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Dawson's mayor contests election results

John Steins will not go quietly. Dawson City's mayor, who lost by seven votes to Peter Jenkins in yesterday's election, plans to appeal the results and is seeking legal advice. "I haven't conceded," he said.

John Steins will not go quietly.

Dawson City’s mayor, who lost by seven votes to Peter Jenkins in yesterday’s election, plans to appeal the results and is seeking legal advice.

“I haven’t conceded,” he said.

But it’s unclear what options will be open to Steins.

The territory’s judiciary has in the past been loathe to intervene in elections. And the dispute is largely a byproduct of Yukon’s flimsy election rules, which do little to filter out illegitimate votes.

Ballots are essentially cast on an honour system, without voters having to produce identification or proof of residency.

Steins isn’t alleging voter fraud. But he says he expects some Yukoners who live beyond Dawson City’s boundaries voted, perhaps without knowing they were ineligible.

Residents who live in outlying neighbourhoods are disenfranchised at a municipal level, which, Steins admits, seems unfair.

“It must be totally frustrating to be someone who lives in West Dawson, for example. You can’t take part in the democratic process because you live a few feet outside the boundaries.

“Yet they’re just as involved and committed and engaged in the community as everyone else.”

With a population of about 1,300, Dawson City is still small enough to easily ascertain whether voters live within town limits, said Steins.

“If you can look at a name and say, ‘He lives in Rock Creek,’ then obviously he shouldn’t have voted,” he said.

Neither candidate had a scrutineer, whose job is to examine the votes during an election. This, Steins admits, was a big oversight.

“That would be the only weak point of my argument,” he said.

And he concedes that ineligible ballots may, in fact, benefit him, rather than his rival.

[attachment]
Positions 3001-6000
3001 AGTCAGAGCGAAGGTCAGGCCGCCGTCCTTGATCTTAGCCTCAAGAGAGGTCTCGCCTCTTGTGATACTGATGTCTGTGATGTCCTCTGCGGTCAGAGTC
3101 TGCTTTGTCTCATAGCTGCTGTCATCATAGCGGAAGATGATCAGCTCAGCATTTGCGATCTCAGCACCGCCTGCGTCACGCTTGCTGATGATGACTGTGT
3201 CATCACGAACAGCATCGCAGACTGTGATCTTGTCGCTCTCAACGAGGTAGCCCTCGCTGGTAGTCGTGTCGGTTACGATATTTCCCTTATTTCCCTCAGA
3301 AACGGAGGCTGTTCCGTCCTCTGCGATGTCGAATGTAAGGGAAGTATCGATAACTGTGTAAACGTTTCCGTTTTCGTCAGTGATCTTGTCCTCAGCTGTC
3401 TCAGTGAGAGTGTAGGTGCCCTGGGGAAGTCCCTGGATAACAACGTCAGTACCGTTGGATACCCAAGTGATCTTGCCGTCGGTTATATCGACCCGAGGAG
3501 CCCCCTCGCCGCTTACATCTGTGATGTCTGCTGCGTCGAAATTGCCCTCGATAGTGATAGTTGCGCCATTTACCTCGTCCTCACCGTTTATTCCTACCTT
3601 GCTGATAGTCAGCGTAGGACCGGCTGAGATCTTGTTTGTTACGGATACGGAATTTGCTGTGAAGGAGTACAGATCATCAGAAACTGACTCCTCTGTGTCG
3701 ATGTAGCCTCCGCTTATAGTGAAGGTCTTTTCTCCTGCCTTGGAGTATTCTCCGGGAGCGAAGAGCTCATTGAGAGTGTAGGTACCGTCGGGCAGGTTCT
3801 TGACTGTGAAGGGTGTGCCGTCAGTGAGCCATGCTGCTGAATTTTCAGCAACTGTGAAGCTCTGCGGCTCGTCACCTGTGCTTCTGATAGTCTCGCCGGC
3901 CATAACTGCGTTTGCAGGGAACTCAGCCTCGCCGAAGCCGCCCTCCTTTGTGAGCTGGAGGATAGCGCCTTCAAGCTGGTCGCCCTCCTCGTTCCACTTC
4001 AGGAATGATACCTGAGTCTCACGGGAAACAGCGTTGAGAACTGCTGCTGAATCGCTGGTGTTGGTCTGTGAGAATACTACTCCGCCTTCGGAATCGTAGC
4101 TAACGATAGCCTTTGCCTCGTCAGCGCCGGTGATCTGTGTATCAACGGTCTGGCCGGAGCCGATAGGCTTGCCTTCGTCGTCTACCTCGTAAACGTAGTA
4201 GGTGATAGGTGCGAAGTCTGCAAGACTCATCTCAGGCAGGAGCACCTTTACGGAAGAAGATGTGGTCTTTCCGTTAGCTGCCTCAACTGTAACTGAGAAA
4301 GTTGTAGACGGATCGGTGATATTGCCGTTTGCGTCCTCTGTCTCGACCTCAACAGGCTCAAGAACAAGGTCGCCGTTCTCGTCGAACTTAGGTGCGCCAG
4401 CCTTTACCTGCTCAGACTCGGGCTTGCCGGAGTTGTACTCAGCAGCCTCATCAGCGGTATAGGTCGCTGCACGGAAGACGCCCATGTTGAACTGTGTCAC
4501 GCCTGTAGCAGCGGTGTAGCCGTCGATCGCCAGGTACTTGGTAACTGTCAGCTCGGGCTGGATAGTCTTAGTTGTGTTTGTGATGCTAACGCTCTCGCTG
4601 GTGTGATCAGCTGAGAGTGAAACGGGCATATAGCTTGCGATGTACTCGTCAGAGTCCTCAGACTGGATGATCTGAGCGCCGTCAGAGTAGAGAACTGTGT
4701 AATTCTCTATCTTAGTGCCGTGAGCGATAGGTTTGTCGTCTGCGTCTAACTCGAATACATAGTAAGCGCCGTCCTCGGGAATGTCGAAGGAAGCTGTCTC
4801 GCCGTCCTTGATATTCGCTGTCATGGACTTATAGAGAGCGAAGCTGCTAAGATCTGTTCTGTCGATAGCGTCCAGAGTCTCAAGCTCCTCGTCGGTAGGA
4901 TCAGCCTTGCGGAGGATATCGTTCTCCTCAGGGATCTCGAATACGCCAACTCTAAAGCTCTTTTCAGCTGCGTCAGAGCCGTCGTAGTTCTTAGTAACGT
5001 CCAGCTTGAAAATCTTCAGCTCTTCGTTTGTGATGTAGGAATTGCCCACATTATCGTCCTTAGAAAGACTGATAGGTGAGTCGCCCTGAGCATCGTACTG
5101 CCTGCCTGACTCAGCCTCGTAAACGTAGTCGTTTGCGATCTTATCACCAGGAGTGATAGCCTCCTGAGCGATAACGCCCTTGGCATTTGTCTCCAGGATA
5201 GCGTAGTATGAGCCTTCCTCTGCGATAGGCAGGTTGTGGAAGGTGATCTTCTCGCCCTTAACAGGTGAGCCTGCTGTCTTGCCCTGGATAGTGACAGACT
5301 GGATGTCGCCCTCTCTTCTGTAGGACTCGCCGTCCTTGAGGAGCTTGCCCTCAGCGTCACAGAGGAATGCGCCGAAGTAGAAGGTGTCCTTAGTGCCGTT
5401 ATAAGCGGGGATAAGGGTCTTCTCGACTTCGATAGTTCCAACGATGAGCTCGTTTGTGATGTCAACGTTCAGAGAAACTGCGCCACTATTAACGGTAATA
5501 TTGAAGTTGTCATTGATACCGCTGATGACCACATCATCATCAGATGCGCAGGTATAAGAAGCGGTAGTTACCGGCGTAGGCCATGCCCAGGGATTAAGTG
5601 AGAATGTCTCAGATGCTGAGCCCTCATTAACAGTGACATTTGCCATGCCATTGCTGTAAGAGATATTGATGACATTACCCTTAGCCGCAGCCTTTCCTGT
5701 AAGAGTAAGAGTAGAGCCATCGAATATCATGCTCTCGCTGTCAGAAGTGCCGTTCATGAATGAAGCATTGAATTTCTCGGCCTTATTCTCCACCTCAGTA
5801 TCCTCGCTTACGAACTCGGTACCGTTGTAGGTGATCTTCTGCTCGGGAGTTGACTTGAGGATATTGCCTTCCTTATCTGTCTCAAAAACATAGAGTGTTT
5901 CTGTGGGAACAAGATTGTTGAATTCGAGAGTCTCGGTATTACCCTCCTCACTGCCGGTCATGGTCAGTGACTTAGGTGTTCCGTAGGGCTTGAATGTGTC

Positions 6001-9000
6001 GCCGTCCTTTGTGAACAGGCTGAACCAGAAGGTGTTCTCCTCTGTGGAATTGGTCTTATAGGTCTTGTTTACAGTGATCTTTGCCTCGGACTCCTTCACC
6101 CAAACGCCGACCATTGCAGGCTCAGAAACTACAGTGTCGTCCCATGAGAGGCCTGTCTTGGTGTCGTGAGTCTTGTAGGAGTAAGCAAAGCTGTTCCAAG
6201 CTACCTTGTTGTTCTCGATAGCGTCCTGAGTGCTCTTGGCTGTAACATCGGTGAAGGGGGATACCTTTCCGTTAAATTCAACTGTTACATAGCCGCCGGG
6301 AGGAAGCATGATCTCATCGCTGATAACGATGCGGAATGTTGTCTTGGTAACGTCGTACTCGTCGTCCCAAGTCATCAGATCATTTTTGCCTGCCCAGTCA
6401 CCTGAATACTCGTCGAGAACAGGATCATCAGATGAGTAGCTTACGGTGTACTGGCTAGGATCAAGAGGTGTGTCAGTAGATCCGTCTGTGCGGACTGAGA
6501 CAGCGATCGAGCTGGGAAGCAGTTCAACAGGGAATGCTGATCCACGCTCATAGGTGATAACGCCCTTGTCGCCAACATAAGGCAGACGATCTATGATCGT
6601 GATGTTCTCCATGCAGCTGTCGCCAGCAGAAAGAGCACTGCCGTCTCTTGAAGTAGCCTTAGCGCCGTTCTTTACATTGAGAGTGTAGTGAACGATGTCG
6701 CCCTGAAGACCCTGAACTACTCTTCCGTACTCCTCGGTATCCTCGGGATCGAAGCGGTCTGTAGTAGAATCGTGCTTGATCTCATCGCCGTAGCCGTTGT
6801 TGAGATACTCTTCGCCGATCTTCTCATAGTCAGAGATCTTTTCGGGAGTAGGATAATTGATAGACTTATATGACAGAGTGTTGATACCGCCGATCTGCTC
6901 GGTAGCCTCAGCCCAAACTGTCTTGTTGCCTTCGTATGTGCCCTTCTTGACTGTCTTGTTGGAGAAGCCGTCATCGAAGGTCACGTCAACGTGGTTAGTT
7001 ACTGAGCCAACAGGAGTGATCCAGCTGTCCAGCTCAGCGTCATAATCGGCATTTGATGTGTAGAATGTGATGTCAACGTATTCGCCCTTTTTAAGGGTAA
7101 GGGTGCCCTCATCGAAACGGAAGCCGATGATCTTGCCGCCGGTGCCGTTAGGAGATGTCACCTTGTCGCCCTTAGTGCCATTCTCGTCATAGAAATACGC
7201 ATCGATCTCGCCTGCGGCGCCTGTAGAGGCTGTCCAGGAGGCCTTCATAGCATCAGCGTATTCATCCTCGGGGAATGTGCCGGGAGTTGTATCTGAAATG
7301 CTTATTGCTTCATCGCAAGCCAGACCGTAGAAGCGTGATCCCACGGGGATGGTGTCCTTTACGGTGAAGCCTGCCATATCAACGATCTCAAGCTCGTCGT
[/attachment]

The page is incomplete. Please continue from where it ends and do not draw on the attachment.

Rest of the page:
It was a tight race. Elections officers spent about an hour and a half conducting recounts Thursday evening, with results tipping in either candidates’ favour, said Steins. In the end, the count showed 260 ballots for Steins, and 267 for Jenkins.

The fight to be Dawson’s mayor was the most colourful match-up in Yukon’s municipal elections.

In one corner was Steins, an artist by trade who has held the mayor’s job since 2006.

During his term, Steins has never been shy about expressing his opinions, no matter how inflammatory, such as allegations that Dawson gas-station owners are price-gouging their customers.

In the other was the reticent Jenkins, a political heavyweight who was Dawson’s mayor for 14 years before becoming the Klondike’s MLA for a decade.

At one point, Jenkins was Yukon’s deputy premier, before having a nasty falling-out with Dennis Fentie’s Yukon Party government, after which he decided to sit out the 2006 election.

Jenkins, who was unavailable for comment before press time, ran a campaign in which he argued that Dawson City still hadn’t recovered from its past financial woes that led the Yukon government to oust its council and administration in 2004, after the territory found the city deep in debt and a report alleged that the mayor and administration misspent nearly $200,000.

But much has changed since then, said Steins.

Dawson now has about half a million dollars in the bank and close to $3 million in reserves.

“When we came into office, there was nothing there,” he said.

And the city has managed to woo infrastructure money from the territorial government to fix up the recreation centre and build a sewage-treatment plant.

While dismissing Jenkins’ platform as “not compelling whatsoever,” Steins concedes that Jenkins still holds powerful sway in Dawson.

“I think there’s a Jenkins chip in a lot of people’s brain,” Steins said, chuckling, “who will vote for him no matter what.”

“People voted out of loyalty to him.”

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